Most people tend to think of “government” as a remote entity that pops up only at income tax time and when their car’s inspection sticker expires. (And as annoying as it is, I actually think it’s cute that the government requires my vehicle to meet a minimum safety standard. That means someone, somewhere, in a committee, cares about my personal well-being.) And it’s true that most people will never have the energy, drive and resources to mount a campaign for senator or president – although about 12 percent of the population of Maine is running for governor, so that seems like an attainable office.

But in a small state like Maine, government really is within our reach. I spent this past Sunday afternoon at the Buxton Democratic Caucus. Yes, there are Democrats in Buxton. At least 14 of them. I was the youngest person there by at least 20 years, but that tends to be the situation wherever I go in Maine.

Everyone who thinks government is a big, evil entity should go to their local party caucus. You will come to discover that government is, at its roots, a bunch of slightly confused people who, despite trying to avoid volunteering for a committee position, then get nominated by their neighbor and find that it’s hard to say no – and the next thing they know, they’re a delegate to the state convention! (Long story short: I am now Delegate No. 007 to the Maine Democratic State Convention. See you there.)

It was democracy in its purest, most local form. I really did feel a bit of a connection to the Founding Fathers while I was there voting on things – when else do we ever say “aye” or “nay”? Time and the evolution of our language have wiped those words from our vocabulary, except when we, the people, are gathered to vote on common laws and sentiments affecting us all. Just like the colonists in their taverns. (All caucuses should probably be held in taverns, honestly. More people would show up.)

I got to meet people running for state representative, state senator and York County commissioner. Nomination sheets for candidates were signed. I was offered the opportunity to run for office myself (what a nightmare that would be). I talked to the sheriff of York County! When else would a random person like me get that opportunity? (I could get arrested, I guess, but I would rather avoid that.) I discovered that local government is largely run by cardigan-wearing ladies named Ellen. A baseball hat that the election clerk found in his office was passed around to collect donations.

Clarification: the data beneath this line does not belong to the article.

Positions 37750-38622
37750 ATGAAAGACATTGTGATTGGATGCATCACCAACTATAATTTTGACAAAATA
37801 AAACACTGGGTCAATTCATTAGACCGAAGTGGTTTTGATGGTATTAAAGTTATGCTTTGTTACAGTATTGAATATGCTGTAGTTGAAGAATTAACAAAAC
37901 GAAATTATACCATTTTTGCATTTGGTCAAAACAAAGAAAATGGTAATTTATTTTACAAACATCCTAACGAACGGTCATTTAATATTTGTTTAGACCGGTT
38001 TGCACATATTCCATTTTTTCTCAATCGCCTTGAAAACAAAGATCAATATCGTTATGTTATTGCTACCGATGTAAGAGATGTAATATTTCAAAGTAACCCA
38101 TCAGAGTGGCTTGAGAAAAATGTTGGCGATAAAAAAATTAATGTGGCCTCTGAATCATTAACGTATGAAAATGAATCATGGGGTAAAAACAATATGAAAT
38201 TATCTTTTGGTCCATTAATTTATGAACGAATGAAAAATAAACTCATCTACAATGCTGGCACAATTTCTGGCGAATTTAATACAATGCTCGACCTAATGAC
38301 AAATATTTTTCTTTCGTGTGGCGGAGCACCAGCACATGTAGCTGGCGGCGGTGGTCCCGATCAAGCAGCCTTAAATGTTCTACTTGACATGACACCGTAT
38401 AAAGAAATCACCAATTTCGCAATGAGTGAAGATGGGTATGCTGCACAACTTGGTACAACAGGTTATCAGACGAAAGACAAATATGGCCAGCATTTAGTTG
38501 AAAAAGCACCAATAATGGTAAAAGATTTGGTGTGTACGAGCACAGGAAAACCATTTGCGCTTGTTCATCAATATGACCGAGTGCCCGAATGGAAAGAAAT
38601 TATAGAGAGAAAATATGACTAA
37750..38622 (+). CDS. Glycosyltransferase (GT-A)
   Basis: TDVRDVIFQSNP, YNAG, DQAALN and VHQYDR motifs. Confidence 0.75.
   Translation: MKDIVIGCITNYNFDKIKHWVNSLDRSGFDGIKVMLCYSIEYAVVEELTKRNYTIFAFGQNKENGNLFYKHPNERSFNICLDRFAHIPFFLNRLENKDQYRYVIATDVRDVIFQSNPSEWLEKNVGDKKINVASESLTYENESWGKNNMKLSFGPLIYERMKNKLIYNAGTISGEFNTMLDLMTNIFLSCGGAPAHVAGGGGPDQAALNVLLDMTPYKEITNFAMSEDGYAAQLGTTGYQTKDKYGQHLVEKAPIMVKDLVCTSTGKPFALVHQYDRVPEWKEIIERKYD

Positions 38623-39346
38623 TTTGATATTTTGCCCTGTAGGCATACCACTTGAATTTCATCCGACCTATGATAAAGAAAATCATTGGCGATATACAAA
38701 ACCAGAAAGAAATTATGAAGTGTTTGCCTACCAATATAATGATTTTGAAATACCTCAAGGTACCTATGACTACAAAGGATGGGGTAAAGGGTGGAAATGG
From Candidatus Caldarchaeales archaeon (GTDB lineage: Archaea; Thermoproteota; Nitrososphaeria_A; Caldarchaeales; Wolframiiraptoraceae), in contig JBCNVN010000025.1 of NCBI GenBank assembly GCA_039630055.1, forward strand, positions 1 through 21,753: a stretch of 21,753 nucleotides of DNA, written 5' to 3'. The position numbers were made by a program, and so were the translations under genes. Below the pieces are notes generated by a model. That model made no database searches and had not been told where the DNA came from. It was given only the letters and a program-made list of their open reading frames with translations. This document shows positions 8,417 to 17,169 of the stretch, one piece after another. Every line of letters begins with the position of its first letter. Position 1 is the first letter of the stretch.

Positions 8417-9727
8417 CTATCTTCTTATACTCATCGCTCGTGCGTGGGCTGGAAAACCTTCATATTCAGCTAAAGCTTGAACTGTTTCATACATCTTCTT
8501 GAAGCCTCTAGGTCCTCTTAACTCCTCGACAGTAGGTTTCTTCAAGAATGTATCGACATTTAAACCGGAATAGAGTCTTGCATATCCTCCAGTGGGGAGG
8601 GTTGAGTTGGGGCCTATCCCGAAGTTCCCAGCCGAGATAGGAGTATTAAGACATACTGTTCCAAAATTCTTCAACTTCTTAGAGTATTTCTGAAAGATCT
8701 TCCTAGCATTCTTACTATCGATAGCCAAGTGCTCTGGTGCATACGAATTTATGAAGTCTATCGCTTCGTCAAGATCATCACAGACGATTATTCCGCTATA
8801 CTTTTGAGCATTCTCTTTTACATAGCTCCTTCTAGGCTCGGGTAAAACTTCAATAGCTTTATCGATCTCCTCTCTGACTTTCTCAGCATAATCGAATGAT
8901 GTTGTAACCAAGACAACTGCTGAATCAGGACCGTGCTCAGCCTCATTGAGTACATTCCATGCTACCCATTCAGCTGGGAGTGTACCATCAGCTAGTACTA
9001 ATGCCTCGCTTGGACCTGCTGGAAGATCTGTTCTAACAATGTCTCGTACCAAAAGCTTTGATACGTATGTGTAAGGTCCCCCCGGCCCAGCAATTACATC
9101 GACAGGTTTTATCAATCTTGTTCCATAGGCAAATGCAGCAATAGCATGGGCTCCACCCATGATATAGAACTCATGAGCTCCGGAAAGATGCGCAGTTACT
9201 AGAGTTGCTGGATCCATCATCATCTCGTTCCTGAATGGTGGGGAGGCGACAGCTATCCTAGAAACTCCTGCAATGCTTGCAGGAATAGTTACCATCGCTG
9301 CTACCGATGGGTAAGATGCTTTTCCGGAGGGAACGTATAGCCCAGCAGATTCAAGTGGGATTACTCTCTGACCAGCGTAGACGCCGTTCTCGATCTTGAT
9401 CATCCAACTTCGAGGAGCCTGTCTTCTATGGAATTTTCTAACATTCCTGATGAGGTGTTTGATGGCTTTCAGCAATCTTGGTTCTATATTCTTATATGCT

Many of my readers have millennials in their life. I know because you guys like to email me about them (and I love hearing from you). And unfortunately, despite my efforts – which consist largely of nagging my boyfriend to go to HIS town caucus – young people have some of the lowest voter turnout in general. So I would encourage you to talk to the young people in your life and tell them how important it is to get out and participate in civic life. How important it is to vote, especially in primaries. Use small words, and print out maps to their polling place for them. Try not to use the phrase “in my day.”

In high school, my government teacher, Mr. Wagner, told us on the first day of class that by the end of the year, we would be prepared to be “professional citizens.” I still have the pocket-sized Constitution he gave us all. And when I go caucus, or vote, or write a letter to my state representative (Don Marean, House District 16, you have not replied to my last email …), I do feel like a professional citizen.

And everyone, of every age, who feels alienated by government should not withdraw from it – they should go participate in whatever part of local government they can access. Because getting out, becoming engaged and doing the work is the one and only way that we, the people, will make sure that “government of the people, by the people, and for the people shall not perish from the Earth.”

Victoria Hugo-Vidal is a Maine millennial. She can be contacted at:

[email protected]

Twitter: @mainemillennial